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Mythic Passages, the newsletter of the Mythic Imagination
		Institute, a non-profit arts and education corporation.  Copyright 2006

by Brenda Sutton

Reynald the Fox

If you are a dreamer, come in
If you are a dreamer, a wisher, a liar
A hope-er, a pray-er, a magic bean buyer...
If you're a pretender, come sit by my fire
For we have some flax-golden tales to spin.
Come in!
Come in!

—Shel Silverstein
From the opening lines of
Where the Sidewalk Ends: Poems and Drawings

Listen to singer/songwriter Heather Dale's
rendition of
"Black Fox"

In the study of folklore, religion, and myth Trickster is "a god, goddess, spirit, human hero or anthropomorphic animal who plays pranks or otherwise disobeys normal rules and norms of behaviour."

Trickster walks between the world of Man and the realms of the gods. We teach our children to be wary of Coyote, the importance of staying alert around him, thinking before speaking, approaching him with respect and some kind of desirable gift (even if it's only your last cigarette.) When dealing with him or his cousin Fox, be prepared to receive a hard knock or a bruised bum. Their assistance costs more than expected, and is exactly what's sought if not how or when it's requested. The answers never take any ordinary form, and come packaged with pain and chagrin. Trickster is dark and dangerous and likeable, if not trustworthy -- entirely true to his ancient, archetypal heritage. Trickster steps from the shadows at inopportune and often perilous times. He appears unbidden at your elbow when you're writing or singing, sometimes in the guise of a Muse or a heckler.

    "In the same sense that Jesus Christ stands at the very, very centre of Christian mythology, we have a character in our mythological universe, in our dreamlife as a people, who stands at the very centre of that universe, and that character is the Trickster" —Cree playwright Tomson Highway, quoted in The Trickster Shift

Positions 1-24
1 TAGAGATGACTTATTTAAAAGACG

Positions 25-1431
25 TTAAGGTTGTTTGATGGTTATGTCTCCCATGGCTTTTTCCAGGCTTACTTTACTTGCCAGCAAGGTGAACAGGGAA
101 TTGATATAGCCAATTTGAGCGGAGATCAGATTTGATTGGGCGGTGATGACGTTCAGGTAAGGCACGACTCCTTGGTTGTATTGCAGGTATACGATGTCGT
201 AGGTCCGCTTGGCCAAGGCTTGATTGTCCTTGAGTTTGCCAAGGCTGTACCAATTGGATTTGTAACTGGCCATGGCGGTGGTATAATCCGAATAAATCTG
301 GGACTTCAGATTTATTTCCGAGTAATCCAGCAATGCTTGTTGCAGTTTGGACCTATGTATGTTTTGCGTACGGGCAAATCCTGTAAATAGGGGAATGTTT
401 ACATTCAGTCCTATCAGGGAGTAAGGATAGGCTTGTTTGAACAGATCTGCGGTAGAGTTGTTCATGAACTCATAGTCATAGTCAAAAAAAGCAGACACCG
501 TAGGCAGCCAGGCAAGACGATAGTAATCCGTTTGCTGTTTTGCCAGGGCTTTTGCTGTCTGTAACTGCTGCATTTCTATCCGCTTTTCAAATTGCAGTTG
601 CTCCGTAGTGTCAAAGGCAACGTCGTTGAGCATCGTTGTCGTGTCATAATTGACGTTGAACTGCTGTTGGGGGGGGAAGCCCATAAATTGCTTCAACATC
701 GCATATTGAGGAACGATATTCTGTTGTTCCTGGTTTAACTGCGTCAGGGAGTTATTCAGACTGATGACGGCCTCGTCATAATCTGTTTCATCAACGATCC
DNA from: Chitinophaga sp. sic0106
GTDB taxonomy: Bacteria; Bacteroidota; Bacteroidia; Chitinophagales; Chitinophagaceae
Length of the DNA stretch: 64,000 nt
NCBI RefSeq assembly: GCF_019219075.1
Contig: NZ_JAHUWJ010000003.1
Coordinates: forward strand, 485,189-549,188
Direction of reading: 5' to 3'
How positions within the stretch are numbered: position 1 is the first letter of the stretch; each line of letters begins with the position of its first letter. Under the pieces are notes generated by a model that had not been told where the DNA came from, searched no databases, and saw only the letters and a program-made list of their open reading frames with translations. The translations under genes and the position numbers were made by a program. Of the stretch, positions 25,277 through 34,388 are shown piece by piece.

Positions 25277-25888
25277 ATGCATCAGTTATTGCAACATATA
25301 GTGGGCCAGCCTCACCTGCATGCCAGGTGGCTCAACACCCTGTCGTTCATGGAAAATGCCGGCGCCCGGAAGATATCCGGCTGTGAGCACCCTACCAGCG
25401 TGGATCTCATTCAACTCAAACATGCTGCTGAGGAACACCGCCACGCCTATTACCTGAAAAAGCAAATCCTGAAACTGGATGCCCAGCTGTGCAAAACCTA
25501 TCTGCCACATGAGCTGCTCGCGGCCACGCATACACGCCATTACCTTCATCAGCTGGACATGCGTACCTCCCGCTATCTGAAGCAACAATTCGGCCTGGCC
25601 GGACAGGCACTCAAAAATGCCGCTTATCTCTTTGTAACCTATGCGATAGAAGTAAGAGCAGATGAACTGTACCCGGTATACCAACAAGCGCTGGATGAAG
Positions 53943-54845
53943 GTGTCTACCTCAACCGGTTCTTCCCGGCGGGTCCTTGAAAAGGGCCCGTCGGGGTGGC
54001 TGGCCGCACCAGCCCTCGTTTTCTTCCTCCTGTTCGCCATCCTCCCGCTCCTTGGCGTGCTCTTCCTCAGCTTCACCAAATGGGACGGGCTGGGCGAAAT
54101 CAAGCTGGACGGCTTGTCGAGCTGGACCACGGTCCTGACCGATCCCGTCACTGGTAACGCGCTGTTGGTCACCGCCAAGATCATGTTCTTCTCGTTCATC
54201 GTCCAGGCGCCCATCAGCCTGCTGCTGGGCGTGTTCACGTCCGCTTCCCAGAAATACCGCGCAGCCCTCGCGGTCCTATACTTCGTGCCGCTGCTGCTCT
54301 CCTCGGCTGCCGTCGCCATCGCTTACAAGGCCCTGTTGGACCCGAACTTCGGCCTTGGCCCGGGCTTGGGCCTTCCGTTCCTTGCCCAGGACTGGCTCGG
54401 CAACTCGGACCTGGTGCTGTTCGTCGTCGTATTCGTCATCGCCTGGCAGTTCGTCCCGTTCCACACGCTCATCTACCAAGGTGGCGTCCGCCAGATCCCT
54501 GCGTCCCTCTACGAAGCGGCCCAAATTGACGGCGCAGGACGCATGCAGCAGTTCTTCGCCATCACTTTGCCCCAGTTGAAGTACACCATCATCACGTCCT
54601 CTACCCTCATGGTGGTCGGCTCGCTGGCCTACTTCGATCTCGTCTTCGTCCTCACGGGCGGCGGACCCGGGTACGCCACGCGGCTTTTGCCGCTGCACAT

Cunning or foolish or both, Trickster's pranks and games serve the role of equalizer, and in so doing, raise awareness. We don't forget these stories; we carry the memory like a broken although mended limb.

Sometimes Trickster take the less than divine form of jester, king's fool, carneval clown, or stand-up comedian. Wearing these masks he's allowed, by virture of the cap with bells on, to say and do outrageous things — outrages that might condemn another less tricksey person.

Trickster is almost always male, though some female Trickster characters are well known (Shakespeare's heroines who must don the beard and costume of men in order to be heard; Eris, the goddess of misadventure; Pippi Longstocking, to name a few.) In a recent conversation with writer Ellen Kushner, she said that we probably don't have many female Trickster figures because the most obvious outward symbol of woman is that of Mother and Wife. Trickster is so very undependable, devious, and at times wicked. The idea of Mother or Wife imbued with these characteristics is more than most humans want to consider. Male or female, Trickster is clever, mischievous, and cunning, surviving the dangers and challenges of the world by wit and wisdom. Think twice before you accept his help.

Enjoy Margaret Attwood's review of Lewis Hyde's modern humanist study of the trickster archetypes and their effects on society and its evolution, Trickster Makes This World: Mischief, Myth, and Art.

Find out more about Shel Silverstein

More on "Trickster":

Brenda Sutton Brenda Sutton is the publisher of Mythic Passages, Operations Director, Corporate Secretary, and Office Administrator for Mythic Imagination Institute. She is an award-winning singer/songwriter with the internationally reknown band Three Weird Sisters. She works in a support and consultant capacity for the non-profit music organization Interfilk, and maintains their website. She is freelance writer whose work has appeared in newspapers and magazines. She is also the mother of five, grandmother of two.

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